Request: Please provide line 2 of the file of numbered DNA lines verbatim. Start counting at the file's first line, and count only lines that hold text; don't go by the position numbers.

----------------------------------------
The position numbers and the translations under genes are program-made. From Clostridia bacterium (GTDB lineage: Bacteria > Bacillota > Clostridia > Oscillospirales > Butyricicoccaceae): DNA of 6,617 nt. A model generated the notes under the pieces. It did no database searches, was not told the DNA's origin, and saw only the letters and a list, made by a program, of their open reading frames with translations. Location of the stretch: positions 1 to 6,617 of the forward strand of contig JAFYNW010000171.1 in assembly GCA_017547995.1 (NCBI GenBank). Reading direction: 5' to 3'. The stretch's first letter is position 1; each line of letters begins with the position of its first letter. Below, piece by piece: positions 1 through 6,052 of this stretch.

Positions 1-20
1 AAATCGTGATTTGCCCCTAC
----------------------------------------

Positions 1-20